System identities cannot be constructed as having an identifiable substrate or foundation because the identity never actually exists until it is drawn up and observed by a system and for a specific purpose. Take, for example, one’s credit score. A credit score is simply financial data in various databases until the point it is drawn upon. There is no stable identifiable point as the data used in its creation changes with new purchases, payment, non-payment, debt ratios, and time. At the point of request a score is algorithmically generated attesting to the credit-worthiness of the individual, but the mere fact of calling a credit score into existence and initiating a credit inquiry itself can change the given score. The individual is turned into a changing, dynamic, and contingent event.
In recent decades, identity studies have also focused on the collective, with gender-sexuality, race-ethnicity, and class constituting the “holy trinity” of identity formation (Cerulo, 1997; Appiah and Gates, 1995). We may call these identities socially negotiated identities. To the above, one can add a less discussed but well recognized form of identity: bureaucratic identity, an identity ascribed to the individual by various institutions as a means of identifying members. Seen in passports, driver’s licenses, and other identity cards, this form of identity is a construction of fixed personhood for the purposes of modern organizational needs, ensuring that the member has remained essentially the same despite various changes in personality, body, and behavior. The purpose of bureaucratic identity is to absorb the contingency of the individual human being, turning the person into an always identifiable and stable object of observation.
The notion of system identities posits a space of identity construction that does not have a substrate or foundation on which identity is based. They do not have a real person at the end who could act as the foundation or outside basis for coherent constructions.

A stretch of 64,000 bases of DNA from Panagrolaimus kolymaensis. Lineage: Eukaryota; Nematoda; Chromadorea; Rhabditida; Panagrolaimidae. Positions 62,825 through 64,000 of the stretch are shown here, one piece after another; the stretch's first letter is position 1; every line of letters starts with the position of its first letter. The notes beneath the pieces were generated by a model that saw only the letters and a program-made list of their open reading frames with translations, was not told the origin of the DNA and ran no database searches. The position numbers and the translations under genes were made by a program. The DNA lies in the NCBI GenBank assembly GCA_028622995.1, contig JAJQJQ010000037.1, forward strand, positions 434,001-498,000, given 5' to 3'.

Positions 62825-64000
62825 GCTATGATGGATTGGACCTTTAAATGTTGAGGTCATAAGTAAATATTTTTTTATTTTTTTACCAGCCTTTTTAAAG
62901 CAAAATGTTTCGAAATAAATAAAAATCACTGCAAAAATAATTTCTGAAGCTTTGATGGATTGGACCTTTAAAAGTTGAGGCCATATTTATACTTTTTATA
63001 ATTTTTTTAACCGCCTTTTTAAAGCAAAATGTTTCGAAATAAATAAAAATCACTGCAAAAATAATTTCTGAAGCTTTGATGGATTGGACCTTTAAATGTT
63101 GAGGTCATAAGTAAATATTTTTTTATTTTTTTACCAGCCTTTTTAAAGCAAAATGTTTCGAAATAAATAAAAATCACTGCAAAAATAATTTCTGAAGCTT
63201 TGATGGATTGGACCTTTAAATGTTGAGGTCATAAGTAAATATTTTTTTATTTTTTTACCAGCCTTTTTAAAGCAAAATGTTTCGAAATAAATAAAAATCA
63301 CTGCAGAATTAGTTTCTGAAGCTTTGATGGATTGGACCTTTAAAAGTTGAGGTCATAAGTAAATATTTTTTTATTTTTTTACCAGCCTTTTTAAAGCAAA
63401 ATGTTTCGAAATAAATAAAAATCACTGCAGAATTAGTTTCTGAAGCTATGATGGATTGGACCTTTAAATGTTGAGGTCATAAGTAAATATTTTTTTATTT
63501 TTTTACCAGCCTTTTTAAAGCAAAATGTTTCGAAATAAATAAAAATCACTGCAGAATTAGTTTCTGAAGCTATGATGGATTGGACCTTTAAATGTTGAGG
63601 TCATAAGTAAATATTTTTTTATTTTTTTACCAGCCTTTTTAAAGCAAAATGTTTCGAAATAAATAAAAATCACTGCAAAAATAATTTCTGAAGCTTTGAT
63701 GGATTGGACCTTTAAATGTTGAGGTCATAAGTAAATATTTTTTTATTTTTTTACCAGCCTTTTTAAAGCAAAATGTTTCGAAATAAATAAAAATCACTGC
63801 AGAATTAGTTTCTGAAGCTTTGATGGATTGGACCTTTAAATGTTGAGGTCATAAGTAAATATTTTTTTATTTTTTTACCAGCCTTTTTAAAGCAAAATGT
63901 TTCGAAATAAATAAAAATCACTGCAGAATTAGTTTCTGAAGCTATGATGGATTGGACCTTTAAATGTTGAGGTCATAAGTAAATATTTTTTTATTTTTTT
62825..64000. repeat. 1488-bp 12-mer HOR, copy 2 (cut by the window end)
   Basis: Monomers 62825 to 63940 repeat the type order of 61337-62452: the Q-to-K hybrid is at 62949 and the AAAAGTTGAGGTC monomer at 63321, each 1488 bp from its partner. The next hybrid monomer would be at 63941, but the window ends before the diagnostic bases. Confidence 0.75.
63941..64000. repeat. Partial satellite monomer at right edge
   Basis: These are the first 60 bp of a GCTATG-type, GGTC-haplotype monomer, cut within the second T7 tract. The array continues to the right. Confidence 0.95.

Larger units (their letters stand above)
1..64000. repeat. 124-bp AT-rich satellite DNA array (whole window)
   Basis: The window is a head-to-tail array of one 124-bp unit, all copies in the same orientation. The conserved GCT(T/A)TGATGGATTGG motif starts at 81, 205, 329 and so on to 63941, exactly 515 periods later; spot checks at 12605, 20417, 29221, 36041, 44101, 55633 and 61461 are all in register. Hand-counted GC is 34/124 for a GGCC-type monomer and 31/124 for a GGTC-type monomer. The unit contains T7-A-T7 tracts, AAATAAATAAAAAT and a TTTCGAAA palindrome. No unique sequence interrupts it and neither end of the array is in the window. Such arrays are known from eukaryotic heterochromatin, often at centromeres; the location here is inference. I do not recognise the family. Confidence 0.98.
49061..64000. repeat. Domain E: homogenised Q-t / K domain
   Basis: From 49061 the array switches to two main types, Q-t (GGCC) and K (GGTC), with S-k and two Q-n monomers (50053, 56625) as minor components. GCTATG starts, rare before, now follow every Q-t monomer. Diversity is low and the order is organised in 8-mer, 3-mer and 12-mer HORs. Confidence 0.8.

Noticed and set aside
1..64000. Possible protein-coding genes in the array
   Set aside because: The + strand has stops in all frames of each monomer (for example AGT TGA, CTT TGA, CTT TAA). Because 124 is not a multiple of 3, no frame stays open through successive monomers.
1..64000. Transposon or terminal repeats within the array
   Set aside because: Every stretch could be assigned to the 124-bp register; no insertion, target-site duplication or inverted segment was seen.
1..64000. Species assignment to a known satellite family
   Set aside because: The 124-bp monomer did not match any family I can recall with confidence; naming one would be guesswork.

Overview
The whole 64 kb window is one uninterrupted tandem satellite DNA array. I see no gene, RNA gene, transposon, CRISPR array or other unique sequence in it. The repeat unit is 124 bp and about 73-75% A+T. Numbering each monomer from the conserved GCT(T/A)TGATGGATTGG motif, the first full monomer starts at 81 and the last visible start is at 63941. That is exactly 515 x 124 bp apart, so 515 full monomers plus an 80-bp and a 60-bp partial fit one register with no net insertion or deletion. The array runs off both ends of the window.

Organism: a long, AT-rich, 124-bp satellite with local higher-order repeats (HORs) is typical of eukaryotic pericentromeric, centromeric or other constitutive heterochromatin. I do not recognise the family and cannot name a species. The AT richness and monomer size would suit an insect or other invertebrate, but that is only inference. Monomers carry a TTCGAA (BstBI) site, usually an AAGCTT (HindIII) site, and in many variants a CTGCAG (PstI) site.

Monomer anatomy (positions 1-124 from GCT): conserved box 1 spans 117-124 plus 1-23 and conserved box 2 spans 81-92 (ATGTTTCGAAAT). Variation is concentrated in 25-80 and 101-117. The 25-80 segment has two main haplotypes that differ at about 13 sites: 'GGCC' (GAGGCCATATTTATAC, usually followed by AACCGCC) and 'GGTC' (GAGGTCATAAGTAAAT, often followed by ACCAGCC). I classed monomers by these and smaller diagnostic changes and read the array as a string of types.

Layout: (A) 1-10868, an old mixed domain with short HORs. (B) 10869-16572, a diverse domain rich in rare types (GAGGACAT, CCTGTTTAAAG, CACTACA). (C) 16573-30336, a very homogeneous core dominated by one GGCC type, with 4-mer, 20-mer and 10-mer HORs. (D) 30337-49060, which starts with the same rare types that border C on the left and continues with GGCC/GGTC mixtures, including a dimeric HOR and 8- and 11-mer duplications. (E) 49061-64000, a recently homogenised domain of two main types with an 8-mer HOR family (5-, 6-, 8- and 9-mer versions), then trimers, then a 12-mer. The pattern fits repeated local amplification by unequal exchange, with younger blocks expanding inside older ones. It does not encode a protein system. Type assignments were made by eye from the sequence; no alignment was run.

Unlike bureaucratic identities, system identities do not absorb contingency by constructing a stable foundation in a “real” individual, nor do they require a set of pre-existing rules and laws of membership. System identities may work independently from the subject, producing profiles that an individual may or may not have, or may develop in the future, or simply be confronted with. They may initially be looser and less capable but over time may mold around an individual and acquire capabilities to predict one’s behavior, taste, and predilection. As sociodigitization processes continue to convert a wide variety of social realms into digital information (Aneesh 2001a, 2015; Negroponte, 1996; Sassen and Latham, 2005), areas of life once thought entirely separate from the virtual world are now becoming impossible to understand independently of it. Diverse digital technologies capture and convert our day-to-day lives into bits of electronic data. These data, mined from a variety of sources—online social networks, mobile devices, credit card transactions, and the Internet of Things (IOT)—inform the customer relation databases used by call centers.
Thus, in addition to socially negotiated and bureaucratically assigned identities, we witness the rise of mercurial, non-negotiated identities derived from an ever-growing heap of structured and unstructured digital data. For example, one’s credit history, buying habits, medical history, legal troubles, or musical taste all lend themselves to multiple constructions of personality—of which one is often not aware. These digital persons have not only attained a degree of autonomy from the physical self, they have also become, in certain cases, more effective in predicting one’s life chances, e.g., credit scores and criminal risk scores.